A combination of first-line management consisting of validation, explanation, and a positive diagnosis, non-pharmacological treatments, and pharmacological treatment should be considered for pediatric patients with IBS or functional abdominal pain disorders.
With several treatment options available for pediatric patients with either irritable bowel syndrome (IBS) or functional abdominal pain disorders (FAPDs), crafting a plan of care can be challenging and confusing.
A team, led by Robyn Rexwinkel, Emma Children’s Hospital, Amsterdam UMC, Pediatric Gastroenterology, University of Amsterdam, provided an update-to-date overview of the therapeutic possibilities for pediatric patients with IBS or functional abdominal pain-not otherwise specified and recommended new management strategies.
Disorders of the gut-brain interaction like IBD and functional abdominal pain-not otherwise specified negatively impact quality of life and carry a substantial socioeconomic burden. However, the pathophysiology of these common functional abdominal pain disorders that often impact pediatric patients is not fully understood.
Tying into that, there remains a need to increase the number of high-quality intervention trials with international guidelines. This increases challenges in managing these disorders.
“To prevent unnecessary referrals and extensive costs, it is fundamental to make a positive diagnosis of IBS or FAP-NOS in children with chronic abdominal pain with only minimal investigations,” the authors wrote.
In the study, the investigators identified studies up to August 2021, including unpublished and ongoing studies. They only included randomized controlled trials and systematic reviews in the final analysis.
The new recommendations include dividing treatment into various strategies including on or more of first-line management consisting of validation, explanation, and a positive diagnosis, non-pharmacological treatments, and pharmacological treatment.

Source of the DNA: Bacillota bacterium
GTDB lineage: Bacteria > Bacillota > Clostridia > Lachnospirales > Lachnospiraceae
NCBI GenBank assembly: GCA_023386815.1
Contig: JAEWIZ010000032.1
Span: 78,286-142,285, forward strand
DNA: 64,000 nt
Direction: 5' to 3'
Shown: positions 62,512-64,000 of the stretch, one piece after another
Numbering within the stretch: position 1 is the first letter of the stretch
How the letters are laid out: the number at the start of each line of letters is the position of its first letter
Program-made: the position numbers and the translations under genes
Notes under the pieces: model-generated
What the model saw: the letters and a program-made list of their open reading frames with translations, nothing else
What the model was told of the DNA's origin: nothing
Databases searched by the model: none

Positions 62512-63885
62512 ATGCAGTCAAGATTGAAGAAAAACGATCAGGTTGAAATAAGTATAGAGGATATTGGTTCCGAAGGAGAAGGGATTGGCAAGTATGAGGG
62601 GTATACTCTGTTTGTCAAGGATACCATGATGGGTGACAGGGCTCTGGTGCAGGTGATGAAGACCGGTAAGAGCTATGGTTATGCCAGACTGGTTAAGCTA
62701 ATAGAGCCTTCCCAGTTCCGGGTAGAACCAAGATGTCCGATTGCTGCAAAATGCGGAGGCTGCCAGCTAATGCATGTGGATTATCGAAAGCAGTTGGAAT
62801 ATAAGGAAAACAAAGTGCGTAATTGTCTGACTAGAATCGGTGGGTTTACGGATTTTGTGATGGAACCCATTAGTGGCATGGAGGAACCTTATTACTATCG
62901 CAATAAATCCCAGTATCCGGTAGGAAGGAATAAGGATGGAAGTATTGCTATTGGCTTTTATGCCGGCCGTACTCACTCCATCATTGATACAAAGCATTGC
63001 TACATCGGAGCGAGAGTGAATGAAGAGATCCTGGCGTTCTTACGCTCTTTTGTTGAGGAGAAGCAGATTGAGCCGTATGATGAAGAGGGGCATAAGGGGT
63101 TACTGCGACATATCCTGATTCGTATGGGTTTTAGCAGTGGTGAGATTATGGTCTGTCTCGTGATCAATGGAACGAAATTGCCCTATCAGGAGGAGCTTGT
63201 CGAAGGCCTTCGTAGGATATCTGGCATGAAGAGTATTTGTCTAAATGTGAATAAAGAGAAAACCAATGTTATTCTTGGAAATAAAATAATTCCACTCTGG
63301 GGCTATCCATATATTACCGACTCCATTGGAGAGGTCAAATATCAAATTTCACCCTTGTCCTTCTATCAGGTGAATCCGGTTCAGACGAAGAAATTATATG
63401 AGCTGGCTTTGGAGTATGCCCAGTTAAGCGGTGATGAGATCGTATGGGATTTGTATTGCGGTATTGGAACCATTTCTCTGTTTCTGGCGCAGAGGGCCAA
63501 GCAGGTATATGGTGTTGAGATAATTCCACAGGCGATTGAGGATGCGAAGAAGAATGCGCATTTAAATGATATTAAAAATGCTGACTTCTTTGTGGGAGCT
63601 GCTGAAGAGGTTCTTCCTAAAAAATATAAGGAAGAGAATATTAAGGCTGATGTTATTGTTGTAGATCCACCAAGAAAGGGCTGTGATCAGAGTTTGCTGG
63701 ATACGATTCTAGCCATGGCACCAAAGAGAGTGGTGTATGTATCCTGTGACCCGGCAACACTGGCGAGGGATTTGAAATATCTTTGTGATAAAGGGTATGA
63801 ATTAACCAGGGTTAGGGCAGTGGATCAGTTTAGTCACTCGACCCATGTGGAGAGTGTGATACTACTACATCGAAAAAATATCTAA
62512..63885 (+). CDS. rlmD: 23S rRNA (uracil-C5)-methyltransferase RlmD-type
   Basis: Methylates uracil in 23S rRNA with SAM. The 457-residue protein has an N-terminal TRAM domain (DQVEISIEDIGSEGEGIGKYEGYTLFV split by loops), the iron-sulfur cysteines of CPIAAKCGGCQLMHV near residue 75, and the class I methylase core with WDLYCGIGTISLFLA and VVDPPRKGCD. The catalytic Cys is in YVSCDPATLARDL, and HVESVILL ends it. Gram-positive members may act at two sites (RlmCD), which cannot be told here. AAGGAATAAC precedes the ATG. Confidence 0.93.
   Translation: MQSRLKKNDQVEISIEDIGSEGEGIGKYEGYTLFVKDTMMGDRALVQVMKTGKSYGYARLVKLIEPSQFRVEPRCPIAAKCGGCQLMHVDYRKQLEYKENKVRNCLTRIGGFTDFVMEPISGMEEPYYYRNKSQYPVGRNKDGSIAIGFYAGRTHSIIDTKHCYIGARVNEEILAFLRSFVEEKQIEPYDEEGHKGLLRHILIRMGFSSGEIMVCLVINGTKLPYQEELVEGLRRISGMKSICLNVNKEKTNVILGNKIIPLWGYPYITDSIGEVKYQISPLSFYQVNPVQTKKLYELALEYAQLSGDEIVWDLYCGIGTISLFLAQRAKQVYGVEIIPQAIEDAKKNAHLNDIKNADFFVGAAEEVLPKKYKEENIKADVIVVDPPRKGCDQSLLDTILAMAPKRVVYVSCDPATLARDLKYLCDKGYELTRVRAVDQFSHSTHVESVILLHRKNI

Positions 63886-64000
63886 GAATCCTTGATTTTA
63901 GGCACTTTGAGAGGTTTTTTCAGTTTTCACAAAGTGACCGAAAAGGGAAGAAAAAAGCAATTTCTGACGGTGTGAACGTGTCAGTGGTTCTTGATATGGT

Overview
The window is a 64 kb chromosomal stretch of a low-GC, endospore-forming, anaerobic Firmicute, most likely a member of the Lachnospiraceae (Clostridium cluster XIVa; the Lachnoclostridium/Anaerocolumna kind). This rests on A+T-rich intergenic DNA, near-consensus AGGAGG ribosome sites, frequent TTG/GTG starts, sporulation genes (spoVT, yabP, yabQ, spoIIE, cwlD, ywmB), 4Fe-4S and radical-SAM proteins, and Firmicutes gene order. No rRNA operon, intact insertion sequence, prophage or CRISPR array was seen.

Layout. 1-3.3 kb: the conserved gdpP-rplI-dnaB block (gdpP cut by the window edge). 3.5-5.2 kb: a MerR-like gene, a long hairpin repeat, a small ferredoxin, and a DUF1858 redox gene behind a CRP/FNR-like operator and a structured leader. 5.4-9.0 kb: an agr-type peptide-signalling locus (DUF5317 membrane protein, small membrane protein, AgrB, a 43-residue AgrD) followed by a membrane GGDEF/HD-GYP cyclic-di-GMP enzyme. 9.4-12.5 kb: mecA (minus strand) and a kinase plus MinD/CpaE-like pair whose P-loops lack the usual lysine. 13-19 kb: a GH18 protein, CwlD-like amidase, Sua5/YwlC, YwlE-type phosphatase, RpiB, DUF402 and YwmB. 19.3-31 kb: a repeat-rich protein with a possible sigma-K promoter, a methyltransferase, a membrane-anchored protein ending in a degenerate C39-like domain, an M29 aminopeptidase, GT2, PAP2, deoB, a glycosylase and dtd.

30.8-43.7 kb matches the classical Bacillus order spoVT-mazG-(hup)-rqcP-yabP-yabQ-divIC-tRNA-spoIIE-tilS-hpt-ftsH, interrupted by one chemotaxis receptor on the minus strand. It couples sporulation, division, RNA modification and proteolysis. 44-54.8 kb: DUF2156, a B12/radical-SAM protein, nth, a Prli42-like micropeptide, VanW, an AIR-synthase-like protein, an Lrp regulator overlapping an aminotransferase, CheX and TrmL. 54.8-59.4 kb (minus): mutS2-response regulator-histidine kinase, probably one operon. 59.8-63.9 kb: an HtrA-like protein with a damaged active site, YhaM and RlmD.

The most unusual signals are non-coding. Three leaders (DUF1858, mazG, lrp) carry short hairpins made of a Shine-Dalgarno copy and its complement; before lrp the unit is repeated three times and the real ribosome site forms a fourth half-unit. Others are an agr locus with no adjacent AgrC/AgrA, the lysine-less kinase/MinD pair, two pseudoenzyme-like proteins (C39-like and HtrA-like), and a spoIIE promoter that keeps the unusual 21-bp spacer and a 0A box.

For first-line management, the investigators suggest first validating the symptoms and following that with a proper explanation according to the biopsychosocial model.
“One of the first steps is to acknowledge that the pain is real even though no severe organ damage is present,” the authors wrote. “It can be helpful to explain that the pain is caused by hypersensitive nerves, using metaphors like a fire alarm that keeps on alarming although there is no fire.”
The investigators also suggest doctors identify psychological and physical stressors that could play a crucial role in the patient’s abdominal pain experience. This could also help potentially reverse that pain.
In addition, analgesic therapies, including non-steroidal anti-inflammatory drugs, acetaminophen, and aspirin are often used by general practitioners to treat pain. However, clinical trials do not support the efficacy of these options.
The investigators also looked at dietary interventions in this patient population.
For example, inadequate fiber intake could be a risk factor for developing FAPDs in pediatric patients and increasing dietary fiber intake is recommended as a first-line treatment because fiber potentially decreases intracolonic pressure, accelerates gut transit time, and reduces abdominal pain.
Other diets that has shown benefits is the fermentable oligosaccharides, disaccharides, monosaccharides, and polyols (FODMAP) and a gluten-free diet, although there remains a need to investigate the role of non-celiac gluten sensitivity in pediatric patients with IBS.
The investigators also suggest probiotics could have a role in the microbiome in the pathogenesis of FAPDs.
In addition, psychosocial interventions including cognitive behavioral therapy and hypnotherapy could be useful in managing pediatric FAPDs.
Other treatments should also be investigated, including neurostimulation, fecal microbiota transplantation, antispasmodics, antidepressants, laxatives, prokinetics, antidiarrheal agents, bile acid sequestrants, and other novel treatments.
“The heterogeneity of pediatric IBS and FAP-NOS, even within individual subtypes, makes it challenging to design a treatment algorithm to fit all children,” the authors wrote. “We propose a tailor-made approach for each patient, based on the family’s beliefs, published evidence when available, and the treatment of comorbid symptoms such as nausea, bloating, diarrhea, or constipation. Both non-pharmacological and pharmacological interventions should be discussed.”
More than 90% of pediatric patients with a functional abdominal pain disorders.
There is an estimated prevalence of functional abdominal pain disorders of 1.6-41.2% in the pediatric population.
The study, “A therapeutic guide on pediatric irritable bowel syndrome and functional abdominal pain-not otherwise specified,” was published in the European Journal of Pediatrics.